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science.culture

Adrian Johns and Joanna Radin, Series Editors
Series Description
Karen Merikangas Darling, Acquiring Editor
science•culture is a series with a special agenda. We aim to encourage and publish books that deal with science, technology, and medicine, both as wellsprings of change in society and as forms of culture in their own right. As the sciences give rise to ever more matters of concern and opportunity in the contemporary world, we seek to publish books that explain how and why they are able do so, and to what effect. The books in the series are accessible to generally educated readers, but they are not popularizations or surveys: each tackles a clearly defined theme and advances an original argument. Our conviction is that public culture can be substantially enhanced by the kind of appreciation of the cultures of science that such books provide. As such, we welcome books that focus on any period, and that address any aspect of the sciences broadly construed.

We expect authors to address some interesting question, theme, or matter of contention that has not been adequately addressed in existing works and that demands this kind of clear and compelling treatment. Books in this series will powerfully communicate a definite point of view based in scholarship but with the freedom to reimagine the voice and style of the expert. The series aims to make its topics compelling to intelligent readers with no special knowledge in the subject at hand. 

science•culture books are designed to make an impact. They are typically around 200 printed pages long and make liberal use of black-and-white illustrations. Titles generally appear first as trade cloth titles with full-color jackets, priced at attractive prices, before subsequently being produced in paperback. 

We hope to talk with authors interested in writing for science•culture while they are still developing plans for a book and well before a manuscript is completed.

 


Contact:

 

Adrian Johns
Department of History
The University of Chicago
Email: johns@uchicago.edu

 

Joanna Radin
Section of the History of Medicine
Yale University
Email: joanna.radin@yale.edu

Karen Merikangas Darling, Acquiring Editor
science•culture is a series with a special agenda. We aim to encourage and publish books that deal with science, technology, and medicine, both as wellsprings of change in society and as forms of culture in their own right. As the sciences give rise to ever more matters of concern and opportunity in the contemporary world, we seek to publish books that explain how and why they are able do so, and to what effect. The books in the series are accessible to generally educated readers, but they are not popularizations or surveys: each tackles a clearly defined theme and advances an original argument. Our conviction is that public culture can be substantially enhanced by the kind of appreciation of the cultures of science that such books provide. As such, we welcome books that focus on any period, and that address any aspect of the sciences broadly construed.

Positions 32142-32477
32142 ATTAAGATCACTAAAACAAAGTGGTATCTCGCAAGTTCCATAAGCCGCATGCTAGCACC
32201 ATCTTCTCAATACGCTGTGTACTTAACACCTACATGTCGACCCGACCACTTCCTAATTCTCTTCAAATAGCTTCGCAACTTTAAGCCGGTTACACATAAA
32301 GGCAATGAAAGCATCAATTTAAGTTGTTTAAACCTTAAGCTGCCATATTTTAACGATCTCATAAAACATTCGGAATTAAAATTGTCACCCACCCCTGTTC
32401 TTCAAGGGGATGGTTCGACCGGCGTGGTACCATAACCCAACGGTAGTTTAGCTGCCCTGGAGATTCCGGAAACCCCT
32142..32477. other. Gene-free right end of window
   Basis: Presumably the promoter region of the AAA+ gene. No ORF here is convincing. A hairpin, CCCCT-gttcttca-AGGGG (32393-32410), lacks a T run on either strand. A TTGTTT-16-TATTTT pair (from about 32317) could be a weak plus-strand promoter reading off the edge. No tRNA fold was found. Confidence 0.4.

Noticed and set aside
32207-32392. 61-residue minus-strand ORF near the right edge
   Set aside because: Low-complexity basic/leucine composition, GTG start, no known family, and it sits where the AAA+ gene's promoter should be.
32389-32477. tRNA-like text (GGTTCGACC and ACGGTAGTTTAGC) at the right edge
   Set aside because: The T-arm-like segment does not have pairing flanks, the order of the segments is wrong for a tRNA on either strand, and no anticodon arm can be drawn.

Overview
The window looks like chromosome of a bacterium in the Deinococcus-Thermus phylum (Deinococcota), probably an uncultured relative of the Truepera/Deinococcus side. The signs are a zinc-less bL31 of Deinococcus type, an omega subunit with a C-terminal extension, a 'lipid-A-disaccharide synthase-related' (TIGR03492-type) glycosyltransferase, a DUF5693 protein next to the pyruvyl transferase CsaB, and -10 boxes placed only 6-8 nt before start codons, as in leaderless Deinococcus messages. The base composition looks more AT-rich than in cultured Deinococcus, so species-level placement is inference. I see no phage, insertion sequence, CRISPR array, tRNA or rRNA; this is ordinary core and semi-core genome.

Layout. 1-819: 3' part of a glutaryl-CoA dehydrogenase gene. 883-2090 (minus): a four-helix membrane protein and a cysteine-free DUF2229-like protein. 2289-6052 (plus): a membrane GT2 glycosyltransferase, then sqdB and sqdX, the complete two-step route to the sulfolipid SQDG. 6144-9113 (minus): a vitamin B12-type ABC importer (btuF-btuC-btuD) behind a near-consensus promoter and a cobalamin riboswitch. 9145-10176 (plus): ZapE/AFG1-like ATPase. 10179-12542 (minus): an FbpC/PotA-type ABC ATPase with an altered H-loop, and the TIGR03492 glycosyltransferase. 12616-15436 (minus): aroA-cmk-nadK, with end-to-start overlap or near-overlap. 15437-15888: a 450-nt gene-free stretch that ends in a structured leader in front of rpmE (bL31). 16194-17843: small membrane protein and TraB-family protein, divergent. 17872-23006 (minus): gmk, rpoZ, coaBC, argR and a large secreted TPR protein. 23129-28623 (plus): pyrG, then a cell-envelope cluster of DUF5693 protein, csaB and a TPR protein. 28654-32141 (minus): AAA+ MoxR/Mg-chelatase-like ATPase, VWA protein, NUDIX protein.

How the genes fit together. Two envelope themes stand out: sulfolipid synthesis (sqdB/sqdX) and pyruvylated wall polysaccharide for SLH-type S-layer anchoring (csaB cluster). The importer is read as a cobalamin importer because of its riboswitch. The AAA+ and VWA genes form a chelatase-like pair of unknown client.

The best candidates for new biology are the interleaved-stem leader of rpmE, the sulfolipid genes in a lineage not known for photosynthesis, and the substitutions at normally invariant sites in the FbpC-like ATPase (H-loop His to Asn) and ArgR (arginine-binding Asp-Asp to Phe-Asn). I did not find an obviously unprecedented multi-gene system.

We expect authors to address some interesting question, theme, or matter of contention that has not been adequately addressed in existing works and that demands this kind of clear and compelling treatment. Books in this series will powerfully communicate a definite point of view based in scholarship but with the freedom to reimagine the voice and style of the expert. The series aims to make its topics compelling to intelligent readers with no special knowledge in the subject at hand. 

science•culture books are designed to make an impact. They are typically around 200 printed pages long and make liberal use of black-and-white illustrations. Titles generally appear first as trade cloth titles with full-color jackets, priced at attractive prices, before subsequently being produced in paperback. 

We hope to talk with authors interested in writing for science•culture while they are still developing plans for a book and well before a manuscript is completed.

 


Contact:

 

Adrian Johns
Department of History
The University of Chicago
Email: johns@uchicago.edu

 

Joanna Radin
Section of the History of Medicine
Yale University
Email: joanna.radin@yale.edu

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